Before the spring floods, the shoreline is an uneasy sanctuary.

A hundred small birds will float along the currents above the water, so closely packed that they rise and fall as a single being. The larger ones come in smaller numbers, seldom more than a dozen. They announce their presence far more loudly, manage their spaces more aggressively.

None of them remain for more than a day.

We called them flyaways when I was small.

They were going somewhere, but I saw only the smallest part of their journey.

I remembered them most in motion, heading with unerring certainty to somewhere far beyond my known horizons.

I envied them.

I wanted both the horizons and the certainty.

Mostly, I wanted to fly.

To rise up and vanish as small creatures watched in amazement.

The moment when they disappeared made me want.

I feel the same way sometimes when I read a line that sinks deep or an image that takes my breath.

I can see for a moment possibilities greater than any I could chase.

As I close my eyes, I dream of impossible horizons.

 IMG_1735Sometimes small parts of ourselves can still find a way to fly

I like to try to make impossible horizons possible. Sometimes I succeed.

For impossible horizons made possible, you can also see my fantasy novel,The Guests of Honor. It is available here.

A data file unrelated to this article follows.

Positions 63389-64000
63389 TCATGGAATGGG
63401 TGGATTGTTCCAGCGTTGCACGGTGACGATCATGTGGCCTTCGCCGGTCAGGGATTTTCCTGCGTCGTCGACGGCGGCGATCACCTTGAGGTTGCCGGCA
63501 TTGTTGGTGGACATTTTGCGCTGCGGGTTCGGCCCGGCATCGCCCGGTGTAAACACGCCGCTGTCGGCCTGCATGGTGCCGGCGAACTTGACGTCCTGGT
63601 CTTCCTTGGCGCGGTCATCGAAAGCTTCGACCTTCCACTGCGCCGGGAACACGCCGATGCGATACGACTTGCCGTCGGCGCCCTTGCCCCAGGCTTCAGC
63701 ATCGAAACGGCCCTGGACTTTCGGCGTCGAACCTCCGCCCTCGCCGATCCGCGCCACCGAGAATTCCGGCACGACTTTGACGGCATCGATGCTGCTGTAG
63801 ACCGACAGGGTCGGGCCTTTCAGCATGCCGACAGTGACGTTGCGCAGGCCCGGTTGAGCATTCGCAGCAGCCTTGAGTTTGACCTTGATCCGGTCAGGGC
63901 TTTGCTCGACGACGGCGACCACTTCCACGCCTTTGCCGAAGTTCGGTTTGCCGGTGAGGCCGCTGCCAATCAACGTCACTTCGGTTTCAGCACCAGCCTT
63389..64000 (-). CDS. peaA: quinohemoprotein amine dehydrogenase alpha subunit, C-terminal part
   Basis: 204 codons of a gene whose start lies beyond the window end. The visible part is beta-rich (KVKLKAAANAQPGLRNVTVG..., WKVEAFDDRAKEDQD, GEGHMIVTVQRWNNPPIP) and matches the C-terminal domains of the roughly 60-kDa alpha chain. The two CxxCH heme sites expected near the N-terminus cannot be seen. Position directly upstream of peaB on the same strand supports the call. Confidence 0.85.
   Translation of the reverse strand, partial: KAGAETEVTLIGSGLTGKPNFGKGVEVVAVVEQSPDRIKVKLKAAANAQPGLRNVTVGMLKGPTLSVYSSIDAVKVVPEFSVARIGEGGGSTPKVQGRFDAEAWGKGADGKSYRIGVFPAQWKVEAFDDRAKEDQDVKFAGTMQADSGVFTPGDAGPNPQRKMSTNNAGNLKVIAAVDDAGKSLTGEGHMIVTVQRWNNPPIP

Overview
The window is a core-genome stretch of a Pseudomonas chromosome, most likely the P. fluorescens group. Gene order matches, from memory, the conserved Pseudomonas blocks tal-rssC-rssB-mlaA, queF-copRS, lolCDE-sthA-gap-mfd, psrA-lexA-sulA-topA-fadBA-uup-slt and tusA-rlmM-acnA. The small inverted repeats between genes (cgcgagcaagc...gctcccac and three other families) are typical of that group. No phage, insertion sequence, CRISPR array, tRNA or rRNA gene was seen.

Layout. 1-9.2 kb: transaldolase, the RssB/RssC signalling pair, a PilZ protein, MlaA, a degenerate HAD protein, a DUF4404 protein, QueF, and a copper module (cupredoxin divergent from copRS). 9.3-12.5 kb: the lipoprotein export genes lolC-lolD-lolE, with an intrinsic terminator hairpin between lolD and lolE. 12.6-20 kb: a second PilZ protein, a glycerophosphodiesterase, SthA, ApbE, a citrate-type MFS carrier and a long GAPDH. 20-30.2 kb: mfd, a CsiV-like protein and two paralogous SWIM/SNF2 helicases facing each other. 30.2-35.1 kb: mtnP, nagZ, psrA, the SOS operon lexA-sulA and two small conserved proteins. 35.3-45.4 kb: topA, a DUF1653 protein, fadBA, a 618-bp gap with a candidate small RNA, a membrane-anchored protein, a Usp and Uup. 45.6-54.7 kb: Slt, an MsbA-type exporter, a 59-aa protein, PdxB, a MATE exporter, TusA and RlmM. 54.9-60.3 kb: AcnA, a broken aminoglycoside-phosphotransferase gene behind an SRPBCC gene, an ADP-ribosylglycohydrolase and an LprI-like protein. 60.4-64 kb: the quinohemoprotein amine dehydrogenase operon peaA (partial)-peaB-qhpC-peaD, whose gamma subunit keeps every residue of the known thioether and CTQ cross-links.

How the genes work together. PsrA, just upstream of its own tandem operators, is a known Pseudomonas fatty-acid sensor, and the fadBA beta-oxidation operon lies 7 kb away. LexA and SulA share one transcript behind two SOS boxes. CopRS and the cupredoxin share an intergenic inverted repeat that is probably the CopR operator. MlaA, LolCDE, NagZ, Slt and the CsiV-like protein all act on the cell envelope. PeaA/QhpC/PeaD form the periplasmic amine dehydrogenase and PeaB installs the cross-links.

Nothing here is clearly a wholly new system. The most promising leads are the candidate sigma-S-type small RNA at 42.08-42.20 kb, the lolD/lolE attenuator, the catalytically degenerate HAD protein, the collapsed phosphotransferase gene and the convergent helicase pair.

3 thoughts on “Flyaways

    • I’m glad that you enjoyed the photograph! One of the real joys of this blog has been the opportunity it has allowed me to try different things with my photography. I’ve had such fun playing around with capturing images that work with my writing.

      I am honored that you find my writing affecting. While my blog and my book serve different purposes, my one promise to myself when doing this has been to write from a place of personal and emotional honesty. It is a deep pleasure that this has worked for you as well.

      • I do some photography myself but I’m completely hopeless with the technical side of it, haha. I would definitely say that you achieve your goal of writing from a place of honesty. That is the heart and soul of all great writing, I think.

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